Intimidating for sure.
But Scott and I got it together and captured the colony.
video
We cut holes in the sides of a cardboard box to then insert 4 frames for the bees to cling onto.
Using the flap of another cardboard box, we swiftly swept the bees into the box
We began the sweep at the bottom of the swarm and gradually got them all into the box.
The box was vibrating with activity.
video

Once we captured the swarm we left the box near the fence so that all the bees could find their way into their temporary home.
Scott made a beautiful sign.
 Two days later, we decided it was time to merge the swarm bees with one of our hives that needed a boost.
We placed a piece of newspaper in between the bottom brood box and the new swarm box....the bees will eventually chew through the newspaper and this assists in a gradual integration and introduction.

We can see newspaper shavings on the bottom boards.
This experience has only increased our interest and devotion to bees.
They are mighty incredible.









Sunday, May 8, 2011

Happy Birthday SBW......

It is important to be at peace on the day of one's birth.
So..... for Scott's 42nd birthday, we ventured to Wilbur Hot Springs in Williams, CA.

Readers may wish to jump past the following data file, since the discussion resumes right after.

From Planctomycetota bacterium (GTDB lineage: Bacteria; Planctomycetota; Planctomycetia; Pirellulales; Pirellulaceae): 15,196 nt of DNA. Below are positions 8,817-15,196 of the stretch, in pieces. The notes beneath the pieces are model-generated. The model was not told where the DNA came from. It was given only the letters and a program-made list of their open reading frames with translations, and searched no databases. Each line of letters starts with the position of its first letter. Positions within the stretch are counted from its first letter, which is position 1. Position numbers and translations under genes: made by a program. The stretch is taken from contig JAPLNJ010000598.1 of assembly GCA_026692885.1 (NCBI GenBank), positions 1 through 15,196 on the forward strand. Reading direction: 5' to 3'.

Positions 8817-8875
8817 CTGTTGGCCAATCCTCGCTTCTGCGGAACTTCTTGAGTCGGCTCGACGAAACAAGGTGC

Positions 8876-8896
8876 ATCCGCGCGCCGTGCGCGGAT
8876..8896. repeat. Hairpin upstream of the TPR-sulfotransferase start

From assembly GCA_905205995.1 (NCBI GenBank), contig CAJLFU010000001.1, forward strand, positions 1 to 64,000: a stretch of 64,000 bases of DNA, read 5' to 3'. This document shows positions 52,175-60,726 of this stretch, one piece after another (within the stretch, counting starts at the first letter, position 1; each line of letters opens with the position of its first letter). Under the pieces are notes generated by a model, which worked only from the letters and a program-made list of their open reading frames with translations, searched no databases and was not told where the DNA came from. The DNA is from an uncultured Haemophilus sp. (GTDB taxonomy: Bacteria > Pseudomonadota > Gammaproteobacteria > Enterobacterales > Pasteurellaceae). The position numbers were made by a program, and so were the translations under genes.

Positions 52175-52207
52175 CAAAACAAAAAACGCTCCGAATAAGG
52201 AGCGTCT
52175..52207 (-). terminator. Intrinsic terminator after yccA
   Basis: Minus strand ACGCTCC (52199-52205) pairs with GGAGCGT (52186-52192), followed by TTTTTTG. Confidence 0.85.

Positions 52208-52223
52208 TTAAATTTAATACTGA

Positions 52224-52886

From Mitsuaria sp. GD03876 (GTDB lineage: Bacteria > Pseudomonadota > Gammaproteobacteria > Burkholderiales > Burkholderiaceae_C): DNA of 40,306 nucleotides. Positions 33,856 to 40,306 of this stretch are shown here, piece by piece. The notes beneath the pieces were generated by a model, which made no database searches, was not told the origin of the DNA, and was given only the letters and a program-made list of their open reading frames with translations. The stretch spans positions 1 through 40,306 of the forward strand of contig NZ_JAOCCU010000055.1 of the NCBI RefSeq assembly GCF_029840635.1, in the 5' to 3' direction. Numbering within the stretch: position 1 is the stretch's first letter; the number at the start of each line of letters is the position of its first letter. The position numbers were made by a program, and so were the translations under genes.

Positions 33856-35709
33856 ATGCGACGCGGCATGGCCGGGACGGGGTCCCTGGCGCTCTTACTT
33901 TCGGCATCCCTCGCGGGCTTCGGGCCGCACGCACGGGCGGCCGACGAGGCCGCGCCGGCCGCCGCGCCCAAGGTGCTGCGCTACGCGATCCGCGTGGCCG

Welcome to BLISS land.

We soaked.
We made yummy food.
And we woke up to the birdies talking and the sun shining.
We hiked and saw the most beautiful wildflowers popping everywhere.
And we celebrated the magnificent Scott B Ward.

Why I Wake Early by Mary Oliver

Hello, Sun in my face.
Hello, you who made the morning
and spread it over the fields
and into the faces of tulips
and the nodding morning glories.
and into the windows of, even, the
miserable and the crotchety - 

best preacher that ever was,
dead star, that just happens
to be where you are in the universe
to keep us from ever-darkness,
to ease us with warm touching,
to hold us in the great hands of light-
good morning, good morning, good morning.

Watch, now, how I start the day
in happiness, in kindness.



HAPPY BIRTHDAY! xxxxx

Saturday, May 7, 2011

Swollen Bee Stings